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Old 01-20-2019, 01:02 PM
 
4,792 posts, read 2,289,871 times
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Quote:
Originally Posted by sheerbliss View Post
In my case, it wasn't a poor instrument, it wasn't a lack of inspiration, it wasn't the teacher. It was my lack of manual dexterity. No amount of practice, lessons, inspiration, or catchy music, or a Steinway, would have helped. I couldn't get through difficult pieces without making a lot of mistakes, and piano lessons were nothing but an exercise in frustration. It was like how some fathers really, really want their small, skinny sons to succeed in football.

OP, you say your daughter isn't a prodigy; she just has "some talent." So she's not going to be a concert pianist; she's not going to get a music scholarship based on her piano playing. A musician? Maybe someday, but most play for beer money. That leaves playing for enjoyment...and your daughter isn't enjoying this.
I had to practice 30 minutes each morning before school when I was in elementary school. I can assure you that I was always looking for ways to reduce that to 20 minutes because I would rather be doing something else. It wasn't until I was in high school and I had my first date that I turned to the piano before the date. I was nervous about the date, and playing the piano gave me a way to occupy my mind until my date arrived. Playing piano is like doing art or a sport - it's something that needs attention, is creative, and can allow the mind to quietly process other events in the background. This is why giving a child the gift of music provides lifelong value.
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Old 01-20-2019, 01:14 PM
 
Location: Indianapolis, East Side
897 posts, read 434,983 times
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Quote:
Originally Posted by Lieneke View Post
I had to practice 30 minutes each morning before school when I was in elementary school. I can assure you that I was always looking for ways to reduce that to 20 minutes because I would rather be doing something else. It wasn't until I was in high school and I had my first date that I turned to the piano before the date. I was nervous about the date, and playing the piano gave me a way to occupy my mind until my date arrived. Playing piano is like doing art or a sport - it's something that needs attention, is creative, and can allow the mind to quietly process other events in the background. This is why giving a child the gift of music provides lifelong value.
I'm glad you enjoy it. The overwhelming majority of us in this thread who were frog-marched to piano lessons have been very happy to quit and never look back.
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Old 01-20-2019, 01:21 PM
 
4,792 posts, read 2,289,871 times
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Quote:
Originally Posted by sheerbliss View Post
I'm glad you enjoy it. The overwhelming majority of us in this thread who were frog-marched to piano lessons have been very happy to quit and never look back.
I think that's the difference. Many times I did not enjoy it, but I didn't not have the choice to quit until age 14. Getting through that hump of age 10-14 is what made the difference in having a life skill or not. All those who quit because they didn't enjoy it don't know what they gave up.
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Old 01-20-2019, 01:46 PM
 
Location: Indianapolis, East Side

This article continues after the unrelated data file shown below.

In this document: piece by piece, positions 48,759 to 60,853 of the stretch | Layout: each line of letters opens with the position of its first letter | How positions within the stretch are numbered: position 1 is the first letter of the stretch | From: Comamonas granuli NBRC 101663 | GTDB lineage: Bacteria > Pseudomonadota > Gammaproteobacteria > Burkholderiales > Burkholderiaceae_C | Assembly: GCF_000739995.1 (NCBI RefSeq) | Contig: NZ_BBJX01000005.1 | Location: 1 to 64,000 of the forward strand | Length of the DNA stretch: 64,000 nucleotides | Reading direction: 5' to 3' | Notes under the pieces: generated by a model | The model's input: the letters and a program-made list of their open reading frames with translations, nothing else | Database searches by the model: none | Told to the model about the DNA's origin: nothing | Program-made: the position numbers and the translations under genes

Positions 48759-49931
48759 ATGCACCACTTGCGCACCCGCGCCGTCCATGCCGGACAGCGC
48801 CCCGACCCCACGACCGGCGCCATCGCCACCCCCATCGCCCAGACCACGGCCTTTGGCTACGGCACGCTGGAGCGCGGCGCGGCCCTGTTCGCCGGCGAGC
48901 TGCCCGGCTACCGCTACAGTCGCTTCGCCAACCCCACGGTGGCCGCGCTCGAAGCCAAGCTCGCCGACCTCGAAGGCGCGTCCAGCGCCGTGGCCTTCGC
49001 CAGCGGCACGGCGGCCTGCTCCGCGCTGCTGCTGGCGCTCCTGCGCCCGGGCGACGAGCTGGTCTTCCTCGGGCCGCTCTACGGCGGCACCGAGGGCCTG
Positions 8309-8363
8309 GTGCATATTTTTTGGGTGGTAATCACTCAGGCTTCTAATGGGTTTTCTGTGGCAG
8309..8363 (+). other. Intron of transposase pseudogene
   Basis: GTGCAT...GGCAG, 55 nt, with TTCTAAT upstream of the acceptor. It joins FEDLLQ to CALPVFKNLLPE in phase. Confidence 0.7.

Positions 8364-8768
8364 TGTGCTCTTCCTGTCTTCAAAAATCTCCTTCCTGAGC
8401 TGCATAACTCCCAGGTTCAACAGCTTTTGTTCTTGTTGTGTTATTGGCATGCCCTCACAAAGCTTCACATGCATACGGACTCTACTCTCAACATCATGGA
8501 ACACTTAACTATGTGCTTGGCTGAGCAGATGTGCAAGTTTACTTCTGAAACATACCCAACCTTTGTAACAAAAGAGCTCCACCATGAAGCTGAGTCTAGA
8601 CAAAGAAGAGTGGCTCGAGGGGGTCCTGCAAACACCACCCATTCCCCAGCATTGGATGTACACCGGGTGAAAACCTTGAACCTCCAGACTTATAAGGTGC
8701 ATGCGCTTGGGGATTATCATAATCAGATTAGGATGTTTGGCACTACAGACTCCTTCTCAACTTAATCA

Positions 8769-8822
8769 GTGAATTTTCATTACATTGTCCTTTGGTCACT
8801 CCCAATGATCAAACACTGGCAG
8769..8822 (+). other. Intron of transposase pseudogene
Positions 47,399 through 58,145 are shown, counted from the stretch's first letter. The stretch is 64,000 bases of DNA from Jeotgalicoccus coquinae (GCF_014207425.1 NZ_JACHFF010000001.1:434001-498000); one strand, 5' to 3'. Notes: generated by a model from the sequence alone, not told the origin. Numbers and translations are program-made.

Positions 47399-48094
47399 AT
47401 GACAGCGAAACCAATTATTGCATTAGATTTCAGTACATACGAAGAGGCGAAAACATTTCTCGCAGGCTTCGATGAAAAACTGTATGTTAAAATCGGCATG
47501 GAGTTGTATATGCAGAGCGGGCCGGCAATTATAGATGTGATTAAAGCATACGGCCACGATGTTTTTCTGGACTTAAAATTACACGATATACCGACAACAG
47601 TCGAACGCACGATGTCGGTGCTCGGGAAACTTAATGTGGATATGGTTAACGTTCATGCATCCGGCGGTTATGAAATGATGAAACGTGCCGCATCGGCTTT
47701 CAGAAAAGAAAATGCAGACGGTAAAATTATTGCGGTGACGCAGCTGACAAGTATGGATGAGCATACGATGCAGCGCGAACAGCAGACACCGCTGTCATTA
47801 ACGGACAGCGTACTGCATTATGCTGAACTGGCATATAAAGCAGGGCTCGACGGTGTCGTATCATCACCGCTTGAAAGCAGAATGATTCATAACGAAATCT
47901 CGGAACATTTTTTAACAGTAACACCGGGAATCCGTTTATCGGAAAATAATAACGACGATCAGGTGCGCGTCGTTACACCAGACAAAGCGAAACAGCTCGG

897 posts, read 434,983 times
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Quote:
Originally Posted by Lieneke View Post
I think that's the difference. Many times I did not enjoy it, but I didn't not have the choice to quit until age 14. Getting through that hump of age 10-14 is what made the difference in having a life skill or not. All those who quit because they didn't enjoy it don't know what they gave up.
I took piano lessons from age 6 to 14. Gave the piano another go in my early 20s and remembered why I quit. Just because something worked for you doesn't mean it's going to work for everybody else.

Oh, and cooking, driving, personal finance, and other things you do as an adult are life skills people need to master whether they like it or not. Playing the piano is a hobby.
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Old 01-20-2019, 03:27 PM
 
Location: interior Alaska
4,113 posts, read 3,094,377 times
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I'm kinda taken aback by how dramatic some folks are about being "forced" to learn piano. I think of some of the things I had to do as a kid and good gravy, piano would have been a vacation. And I didn't even have it as rough as a lot of children do. I guess all experiences are relative to one's own context, but the idea of bellyaching decades later about having been required to plink on keys for a half hour blows my mind.
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Old 01-20-2019, 04:09 PM
 
Location: Indianapolis, East Side
897 posts, read 434,983 times
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Quote:
Originally Posted by Frostnip View Post
I'm kinda taken aback by how dramatic some folks are about being "forced" to learn piano. I think of some of the things I had to do as a kid and good gravy, piano would have been a vacation. And I didn't even have it as rough as a lot of children do. I guess all experiences are relative to one's own context, but the idea of bellyaching decades later about having been required to plink on keys for a half hour blows my mind.
I'm blown away whenever someone says they don't know anything about a subject and then proceed to give an opinion about it.

You think learning an instrument is a snap? Get a piano--people literally give them away--plink away at it a few hours a week, and with no boredom, difficulty or frustration, you'll be entertaining yourself and others with the works of the masters in four or five years.